Mr. President; Chairman and Mrs. Dempsey; distinguished guests; ladies and gentlemen:
To our Gold Star Families – the families of America’s fallen heroes, in attendance here, and across our grateful nation – it is truly our honor to be standing with you on this solemn, sacred day.
We your fellow Americans lack the words to describe what you feel today, because try as we may – and try as we do – we can never fully know. But we do know what your sacrifice means to us, to this nation, and to a world that still depends so much on American men and women in uniform for its security.
As we gather here this morning, I’m reminded of the words of one of our presidents, a veteran who himself rests not a 10-minute walk from here, President John F. Kennedy. In this very amphitheater, he once said, quote, “these quiet grounds, this cemetery and others like it all around the world, remind us with pride of our obligation and our opportunity.”
On a day set aside for Americans to honor and remember those who perished while serving our country, our obligation and our opportunity are one and the same. Our obligation is to give voice to the fallen, honor them, and share their stories of sacrifice and heroism. Our opportunity is to use this day to inspire new generations to understand the freedom they have been given, to grasp how and why it is theirs, and to dedicate themselves to pass it on to generations unborn.
Reflect, for a moment, on the way our nation’s flag is flown on Memorial Day. First it is hoisted briskly to the top, with the same clarity of purpose we see in all those who step forward to join our all-volunteer force. Then it is solemnly, soberly lowered to half-staff, a tribute to those who gave the ultimate sacrifice.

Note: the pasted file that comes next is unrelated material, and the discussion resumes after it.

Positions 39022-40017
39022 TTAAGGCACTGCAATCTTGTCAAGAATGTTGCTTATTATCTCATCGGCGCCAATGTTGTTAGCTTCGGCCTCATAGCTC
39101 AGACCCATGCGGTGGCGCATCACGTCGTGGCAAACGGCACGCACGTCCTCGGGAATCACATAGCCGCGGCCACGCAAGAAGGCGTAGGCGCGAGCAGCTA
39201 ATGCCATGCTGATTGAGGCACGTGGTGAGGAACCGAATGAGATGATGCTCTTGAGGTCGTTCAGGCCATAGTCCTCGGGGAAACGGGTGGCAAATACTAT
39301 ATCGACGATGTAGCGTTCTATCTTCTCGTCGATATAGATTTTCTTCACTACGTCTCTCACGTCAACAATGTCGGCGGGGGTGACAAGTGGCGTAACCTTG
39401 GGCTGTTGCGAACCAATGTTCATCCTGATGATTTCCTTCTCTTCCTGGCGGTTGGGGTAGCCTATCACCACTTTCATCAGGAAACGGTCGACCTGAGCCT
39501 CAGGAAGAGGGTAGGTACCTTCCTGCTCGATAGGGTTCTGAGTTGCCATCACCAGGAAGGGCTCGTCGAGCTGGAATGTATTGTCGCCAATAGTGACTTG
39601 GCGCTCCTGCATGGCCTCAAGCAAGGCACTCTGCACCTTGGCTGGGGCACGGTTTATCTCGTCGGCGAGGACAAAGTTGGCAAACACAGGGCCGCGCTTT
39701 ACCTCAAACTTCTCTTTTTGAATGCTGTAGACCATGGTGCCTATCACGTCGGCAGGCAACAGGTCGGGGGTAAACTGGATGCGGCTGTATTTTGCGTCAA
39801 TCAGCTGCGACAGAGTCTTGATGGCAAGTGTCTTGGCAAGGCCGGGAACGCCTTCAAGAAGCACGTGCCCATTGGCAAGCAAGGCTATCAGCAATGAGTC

But it doesn’t stay there. At noon, it is raised back toward the sky – signaling our will to recover after tragedy, and symbolizing the great strength and resilience that characterizes not only our nation, but also those who defend it, and their families.
So today, when we watch the American flag fully ascend once again, our thoughts will be with our servicemembers both lost and living – including the nearly 200,000 soldiers, sailors, airmen, marines beyond our shores as we gather here, so ably protecting us far from home. They too join us in mourning the fallen. They too join us in celebrating our strength. And like those we remember today, they too serve in a long line of patriots who fought in places like Lexington and Concord; Gettysburg and Midway; and, more recently, Fallujah and Helmand – a legacy that has made our military the finest fighting force the world has ever known.
Troops of such caliber demand great leaders, and there’s no doubt they have one in our Commander-in-Chief. I see that every day. He knows well the challenges we must face, the obligations we must meet, and the opportunities we must seize in order to keep our nation safe and to make a better world for our children. And I see that he cares deeply about the safety, welfare, and dignity of our men and women in uniform and their families. For all that, and so much more, I am tremendously proud to serve as his Secretary of Defense.
Ladies and gentlemen, it’s my great privilege to introduce the President of the United States, Barack Obama.